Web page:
As you can see, there’s not much variety here. Nanite Auto Repair and Decoy Flares are pretty much the go-to standard in terms of certifications. If buggy Vehicle Stealth doesn’t get fixed and receives a massive skill upgrade, we don’t see it trump its versatile Nanite brother anytime soon.
Improved Fire Suppression
Also unmentioned in the official patch notes (!) are the major improvements found in the Fire Suppression certification line, making this perk highly interesting again for Galaxy and Liberator pilots to fall back on.
The skill had shone before in certain dogfighting loadouts for the ESFs.
At maximum level the skill description now reads as following: “Activate to repair 12% of the vehicles [sic] damage over 5 seconds. If the vehicle is on fire when activated, it will also immediately extinguish the fire. Can be activated once every 45 seconds.”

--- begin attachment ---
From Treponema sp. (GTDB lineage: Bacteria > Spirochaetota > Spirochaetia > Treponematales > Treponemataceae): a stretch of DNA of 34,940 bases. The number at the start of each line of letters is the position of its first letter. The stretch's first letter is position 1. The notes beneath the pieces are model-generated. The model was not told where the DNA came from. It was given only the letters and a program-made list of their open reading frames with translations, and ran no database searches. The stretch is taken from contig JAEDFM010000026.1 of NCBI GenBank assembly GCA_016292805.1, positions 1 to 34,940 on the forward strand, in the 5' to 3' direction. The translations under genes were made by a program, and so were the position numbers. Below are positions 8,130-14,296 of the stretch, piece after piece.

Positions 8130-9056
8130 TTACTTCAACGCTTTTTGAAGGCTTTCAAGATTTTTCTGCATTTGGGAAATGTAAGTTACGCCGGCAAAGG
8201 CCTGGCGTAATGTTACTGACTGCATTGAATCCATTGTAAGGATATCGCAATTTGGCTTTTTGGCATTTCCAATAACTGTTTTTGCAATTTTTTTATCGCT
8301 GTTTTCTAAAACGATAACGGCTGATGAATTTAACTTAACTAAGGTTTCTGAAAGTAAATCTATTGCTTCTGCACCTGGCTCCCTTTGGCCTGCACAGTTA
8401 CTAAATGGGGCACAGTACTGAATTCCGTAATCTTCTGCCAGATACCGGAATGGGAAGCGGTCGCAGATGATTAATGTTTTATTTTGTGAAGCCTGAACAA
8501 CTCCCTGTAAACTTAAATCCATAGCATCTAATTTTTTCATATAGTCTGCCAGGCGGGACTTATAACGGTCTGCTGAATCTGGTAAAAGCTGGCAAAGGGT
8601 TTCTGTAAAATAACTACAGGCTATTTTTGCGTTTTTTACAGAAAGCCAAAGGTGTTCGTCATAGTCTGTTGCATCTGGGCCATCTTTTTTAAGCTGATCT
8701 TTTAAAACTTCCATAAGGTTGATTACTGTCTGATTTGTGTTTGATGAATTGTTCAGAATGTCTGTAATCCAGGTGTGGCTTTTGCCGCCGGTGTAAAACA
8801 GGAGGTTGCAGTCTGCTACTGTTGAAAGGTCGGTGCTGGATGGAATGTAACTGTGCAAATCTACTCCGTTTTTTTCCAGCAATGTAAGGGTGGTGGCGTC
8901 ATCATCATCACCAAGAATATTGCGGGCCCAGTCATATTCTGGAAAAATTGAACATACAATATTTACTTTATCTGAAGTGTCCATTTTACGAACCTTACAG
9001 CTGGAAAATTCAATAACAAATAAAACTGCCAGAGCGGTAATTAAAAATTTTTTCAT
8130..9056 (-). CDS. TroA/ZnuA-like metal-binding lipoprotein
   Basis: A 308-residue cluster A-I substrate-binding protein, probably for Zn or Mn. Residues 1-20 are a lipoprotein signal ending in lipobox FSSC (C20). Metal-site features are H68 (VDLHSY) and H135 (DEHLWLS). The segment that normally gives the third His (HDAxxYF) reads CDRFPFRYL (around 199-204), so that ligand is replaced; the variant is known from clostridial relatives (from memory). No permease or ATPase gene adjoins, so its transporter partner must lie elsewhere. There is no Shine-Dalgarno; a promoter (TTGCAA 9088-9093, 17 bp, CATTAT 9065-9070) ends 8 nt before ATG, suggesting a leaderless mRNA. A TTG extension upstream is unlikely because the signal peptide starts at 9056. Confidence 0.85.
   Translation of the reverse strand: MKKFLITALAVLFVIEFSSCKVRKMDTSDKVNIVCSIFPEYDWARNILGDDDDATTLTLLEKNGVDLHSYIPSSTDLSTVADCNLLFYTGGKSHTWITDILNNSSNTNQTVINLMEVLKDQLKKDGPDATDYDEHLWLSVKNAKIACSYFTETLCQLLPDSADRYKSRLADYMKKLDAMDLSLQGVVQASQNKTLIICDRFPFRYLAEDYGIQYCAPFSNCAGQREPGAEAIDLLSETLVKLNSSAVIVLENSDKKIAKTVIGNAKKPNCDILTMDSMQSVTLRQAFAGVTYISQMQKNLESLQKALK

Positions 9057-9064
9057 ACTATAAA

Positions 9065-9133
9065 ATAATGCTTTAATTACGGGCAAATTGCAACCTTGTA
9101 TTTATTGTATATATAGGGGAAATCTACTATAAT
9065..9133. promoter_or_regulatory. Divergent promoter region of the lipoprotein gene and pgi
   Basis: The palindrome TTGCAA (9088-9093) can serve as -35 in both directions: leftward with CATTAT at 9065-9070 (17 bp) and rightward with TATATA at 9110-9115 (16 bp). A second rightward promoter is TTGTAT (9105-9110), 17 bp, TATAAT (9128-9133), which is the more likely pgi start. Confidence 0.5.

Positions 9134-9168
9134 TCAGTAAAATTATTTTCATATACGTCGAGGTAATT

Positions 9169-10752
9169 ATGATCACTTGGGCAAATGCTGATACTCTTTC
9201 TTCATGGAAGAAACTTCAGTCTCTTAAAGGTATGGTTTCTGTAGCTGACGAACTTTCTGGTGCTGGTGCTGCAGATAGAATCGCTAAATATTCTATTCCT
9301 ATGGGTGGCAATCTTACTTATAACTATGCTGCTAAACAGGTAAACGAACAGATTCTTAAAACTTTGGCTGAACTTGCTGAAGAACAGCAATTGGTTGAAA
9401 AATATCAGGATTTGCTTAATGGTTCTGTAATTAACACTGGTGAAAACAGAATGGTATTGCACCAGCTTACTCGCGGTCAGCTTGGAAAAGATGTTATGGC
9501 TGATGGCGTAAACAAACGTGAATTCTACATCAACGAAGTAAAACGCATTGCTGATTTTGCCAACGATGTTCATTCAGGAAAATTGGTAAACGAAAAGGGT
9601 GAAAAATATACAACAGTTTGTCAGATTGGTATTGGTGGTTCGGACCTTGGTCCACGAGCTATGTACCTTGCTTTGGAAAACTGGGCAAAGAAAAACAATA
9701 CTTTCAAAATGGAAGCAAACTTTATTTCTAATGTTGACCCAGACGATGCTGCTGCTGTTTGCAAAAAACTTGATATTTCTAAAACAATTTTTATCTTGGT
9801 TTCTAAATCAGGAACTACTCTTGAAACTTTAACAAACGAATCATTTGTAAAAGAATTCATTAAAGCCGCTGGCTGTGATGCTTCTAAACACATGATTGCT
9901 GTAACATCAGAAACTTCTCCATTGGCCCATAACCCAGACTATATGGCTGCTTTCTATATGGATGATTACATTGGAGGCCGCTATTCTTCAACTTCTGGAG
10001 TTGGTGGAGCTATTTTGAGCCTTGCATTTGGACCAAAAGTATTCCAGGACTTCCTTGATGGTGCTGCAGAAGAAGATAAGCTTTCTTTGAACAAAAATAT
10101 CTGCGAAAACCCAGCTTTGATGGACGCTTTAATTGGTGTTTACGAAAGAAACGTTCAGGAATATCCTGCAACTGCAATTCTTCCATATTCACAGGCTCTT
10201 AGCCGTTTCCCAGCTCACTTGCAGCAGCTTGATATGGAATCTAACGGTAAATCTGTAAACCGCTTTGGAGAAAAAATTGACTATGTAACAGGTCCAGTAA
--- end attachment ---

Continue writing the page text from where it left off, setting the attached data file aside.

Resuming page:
You should note that, unlike the Restoration Kits for infantry, taking damage while recovering health will halt the healing process of the new Fire Suppression system.
But, as you can imagine, this skill works supremely well in conjunction with Nanite Auto-Repair especially if the latter is maxed out. Once Fire Suppression has been activated, Auto-Repair finishes the remaining repair job almost immediately with only small delay.
Overall this revision is a pure value upgrade over the old Fire Suppression version which would only put you out of the red into the green zone if you were on fire — and that not always reliably. That you can only use the new Fire Suppression once every 45 seconds at maximum level is kind of a letdown though (formerly every 25 seconds).
It’s a shame that this improved version of Fire Suppression won’t see much use over Decoy Flares for most ESFs (mainly Reavers and Scythes) until the lock-on misery is remedied somehow which begs the question why this improvement made it into the game update in the first place — but more on that in the conclusion.